Hoping to get info/opinions on the feasibility of supporting myself as an English teacher in Poland.
Basically, that boat has sailed. You're about fifteen years too late. The accession of Poland into the EU, the economic crisis, an increasing number of qualified Polish English teachers, and scads of unemployed and unemployable British and Irish slackers who will teach for peanuts have all driven wages down, increased competition, and contributed to making teaching English for non-EU not a very attractive option, especially in the big, popular cities like Wrocław, Kraków and Warsaw.
Few schools are willing to go through the hassle of getting work permission for a non-EU citizen, and fewer and fewer offer full-time work contracts, opting instead for freelance "garbage contracts", which are useless for establishing residency. The profitable contracts with companies to teach employees on the job have also largely dried up due to the economic crisis. A few opportunities might be found off the beaten track in the hinterlands, but it's probably not worth the time and effort to seek them out as those jobs will become less attractive in the coming years.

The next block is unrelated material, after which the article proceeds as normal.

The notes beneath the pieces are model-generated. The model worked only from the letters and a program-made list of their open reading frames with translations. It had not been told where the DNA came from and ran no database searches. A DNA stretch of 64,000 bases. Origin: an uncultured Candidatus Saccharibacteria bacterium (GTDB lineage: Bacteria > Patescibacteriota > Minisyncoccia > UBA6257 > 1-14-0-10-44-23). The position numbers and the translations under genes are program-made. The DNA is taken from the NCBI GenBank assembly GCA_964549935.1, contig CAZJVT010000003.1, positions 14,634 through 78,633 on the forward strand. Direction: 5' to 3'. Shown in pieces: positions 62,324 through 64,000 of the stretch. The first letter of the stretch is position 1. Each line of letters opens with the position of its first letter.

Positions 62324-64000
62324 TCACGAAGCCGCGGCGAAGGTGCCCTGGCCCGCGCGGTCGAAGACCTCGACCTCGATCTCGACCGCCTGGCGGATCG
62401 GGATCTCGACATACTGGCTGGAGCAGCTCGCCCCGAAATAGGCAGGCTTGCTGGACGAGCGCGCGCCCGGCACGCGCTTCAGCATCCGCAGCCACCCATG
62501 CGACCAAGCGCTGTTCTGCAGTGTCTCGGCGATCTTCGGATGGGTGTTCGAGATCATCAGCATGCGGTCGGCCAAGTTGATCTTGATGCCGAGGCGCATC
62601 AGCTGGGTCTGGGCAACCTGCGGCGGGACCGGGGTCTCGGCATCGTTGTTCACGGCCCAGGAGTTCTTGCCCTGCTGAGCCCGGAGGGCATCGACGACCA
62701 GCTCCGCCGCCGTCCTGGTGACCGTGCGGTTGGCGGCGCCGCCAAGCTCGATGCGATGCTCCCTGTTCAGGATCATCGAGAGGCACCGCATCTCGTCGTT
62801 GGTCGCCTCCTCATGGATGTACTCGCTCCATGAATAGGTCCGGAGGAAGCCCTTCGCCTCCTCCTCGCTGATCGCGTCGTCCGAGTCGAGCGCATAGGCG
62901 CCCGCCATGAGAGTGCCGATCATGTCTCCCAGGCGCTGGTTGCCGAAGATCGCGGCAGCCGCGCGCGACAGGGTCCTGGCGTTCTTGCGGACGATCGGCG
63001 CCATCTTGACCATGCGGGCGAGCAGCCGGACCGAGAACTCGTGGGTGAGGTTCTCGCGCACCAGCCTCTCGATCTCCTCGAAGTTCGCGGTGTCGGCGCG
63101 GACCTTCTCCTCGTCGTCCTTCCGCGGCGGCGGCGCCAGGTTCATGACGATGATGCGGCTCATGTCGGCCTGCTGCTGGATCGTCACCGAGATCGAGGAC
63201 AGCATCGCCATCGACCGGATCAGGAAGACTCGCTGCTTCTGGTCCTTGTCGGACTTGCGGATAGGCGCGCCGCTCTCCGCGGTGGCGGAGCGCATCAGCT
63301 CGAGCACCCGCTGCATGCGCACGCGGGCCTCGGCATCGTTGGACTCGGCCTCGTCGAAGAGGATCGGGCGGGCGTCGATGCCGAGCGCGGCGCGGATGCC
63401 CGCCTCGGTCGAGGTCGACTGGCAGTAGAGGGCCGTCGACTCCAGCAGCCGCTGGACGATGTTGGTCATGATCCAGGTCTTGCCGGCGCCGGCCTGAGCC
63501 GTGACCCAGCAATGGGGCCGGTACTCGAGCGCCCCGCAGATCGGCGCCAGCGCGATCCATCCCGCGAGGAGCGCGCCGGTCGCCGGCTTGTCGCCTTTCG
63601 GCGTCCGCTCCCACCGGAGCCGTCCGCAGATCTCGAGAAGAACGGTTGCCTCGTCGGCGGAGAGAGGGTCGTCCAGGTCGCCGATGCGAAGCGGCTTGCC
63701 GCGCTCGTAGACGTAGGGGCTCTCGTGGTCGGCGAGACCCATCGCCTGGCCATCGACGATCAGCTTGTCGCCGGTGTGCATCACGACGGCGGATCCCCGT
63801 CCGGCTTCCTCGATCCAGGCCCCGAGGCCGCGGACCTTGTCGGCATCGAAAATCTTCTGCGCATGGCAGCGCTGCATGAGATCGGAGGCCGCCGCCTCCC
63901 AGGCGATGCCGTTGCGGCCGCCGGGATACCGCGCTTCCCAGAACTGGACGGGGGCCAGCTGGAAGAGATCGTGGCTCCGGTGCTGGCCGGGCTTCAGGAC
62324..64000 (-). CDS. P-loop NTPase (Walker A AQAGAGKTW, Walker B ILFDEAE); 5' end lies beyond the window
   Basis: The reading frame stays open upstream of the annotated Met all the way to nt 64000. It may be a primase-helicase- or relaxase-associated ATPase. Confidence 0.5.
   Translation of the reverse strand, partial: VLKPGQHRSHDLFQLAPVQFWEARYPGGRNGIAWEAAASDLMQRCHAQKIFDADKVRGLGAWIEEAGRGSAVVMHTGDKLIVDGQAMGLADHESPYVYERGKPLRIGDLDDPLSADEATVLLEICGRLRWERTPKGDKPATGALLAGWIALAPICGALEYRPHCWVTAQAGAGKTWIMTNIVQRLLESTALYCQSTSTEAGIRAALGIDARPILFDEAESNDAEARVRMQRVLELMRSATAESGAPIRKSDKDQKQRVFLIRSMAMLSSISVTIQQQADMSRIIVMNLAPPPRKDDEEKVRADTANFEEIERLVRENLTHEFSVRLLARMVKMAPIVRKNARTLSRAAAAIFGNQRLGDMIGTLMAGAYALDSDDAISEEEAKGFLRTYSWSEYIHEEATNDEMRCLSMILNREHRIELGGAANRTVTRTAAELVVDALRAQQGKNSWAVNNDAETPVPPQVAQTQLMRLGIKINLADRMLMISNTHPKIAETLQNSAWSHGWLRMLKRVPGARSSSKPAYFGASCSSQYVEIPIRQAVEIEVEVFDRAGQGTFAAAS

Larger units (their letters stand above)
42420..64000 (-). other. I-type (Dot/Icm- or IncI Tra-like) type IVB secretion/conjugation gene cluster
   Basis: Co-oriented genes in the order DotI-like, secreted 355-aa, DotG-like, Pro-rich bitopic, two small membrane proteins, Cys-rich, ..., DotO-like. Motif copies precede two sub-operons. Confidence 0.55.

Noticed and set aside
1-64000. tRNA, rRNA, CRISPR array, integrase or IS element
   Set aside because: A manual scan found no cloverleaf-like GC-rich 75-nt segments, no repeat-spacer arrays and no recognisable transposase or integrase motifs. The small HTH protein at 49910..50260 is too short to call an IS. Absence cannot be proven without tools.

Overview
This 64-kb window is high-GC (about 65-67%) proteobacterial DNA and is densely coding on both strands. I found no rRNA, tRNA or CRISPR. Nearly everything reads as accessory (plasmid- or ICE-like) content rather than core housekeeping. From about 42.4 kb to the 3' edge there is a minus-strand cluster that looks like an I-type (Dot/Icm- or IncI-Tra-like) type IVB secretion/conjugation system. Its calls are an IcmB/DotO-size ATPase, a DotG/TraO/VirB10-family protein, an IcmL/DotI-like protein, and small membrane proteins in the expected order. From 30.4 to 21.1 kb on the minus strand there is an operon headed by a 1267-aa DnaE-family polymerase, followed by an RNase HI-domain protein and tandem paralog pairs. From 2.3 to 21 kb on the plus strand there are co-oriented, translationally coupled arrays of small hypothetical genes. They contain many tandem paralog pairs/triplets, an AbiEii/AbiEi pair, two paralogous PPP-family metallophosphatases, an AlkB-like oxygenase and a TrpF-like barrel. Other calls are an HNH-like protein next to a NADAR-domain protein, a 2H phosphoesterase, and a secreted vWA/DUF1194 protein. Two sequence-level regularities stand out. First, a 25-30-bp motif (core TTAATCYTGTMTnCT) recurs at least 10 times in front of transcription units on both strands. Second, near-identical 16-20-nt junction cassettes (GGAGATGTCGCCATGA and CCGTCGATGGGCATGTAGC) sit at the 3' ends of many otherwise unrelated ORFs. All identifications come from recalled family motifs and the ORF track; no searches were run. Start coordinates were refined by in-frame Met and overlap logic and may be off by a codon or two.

Furthermore, wages have stagnated or gone down over the last few years, while the cost of living has gone up considerably, so even as a slacking-off, slumming-it year or two adventurous break from real life, it's not at all attractive anymore, and you might well end up spending more than you make, especially if you calculate in airfare to Poland and back and the cost of getting a residence permit. Setting yourself up as a freelance operator is not really an attractive option for non-EU citizens. You'll need a real work contract to establish residency, and those are getting very hard to come by.
Like InWrocław said, there are plenty of threads about this on this forum.
Is there anything I can do in australia, other than learn polish, that will look good on my CV?
It would be absurd to beef up your CV in order to get a measly job as an English teacher in Poland. Beef it up so that you can get a better real job at home. Under the best circumstances, it will take you over two years to learn Polish well enough to communicate relatively easily, and probably longer. It's highly unlikely that you will spend that long in Poland before giving it up, so there's no point in learning Polish.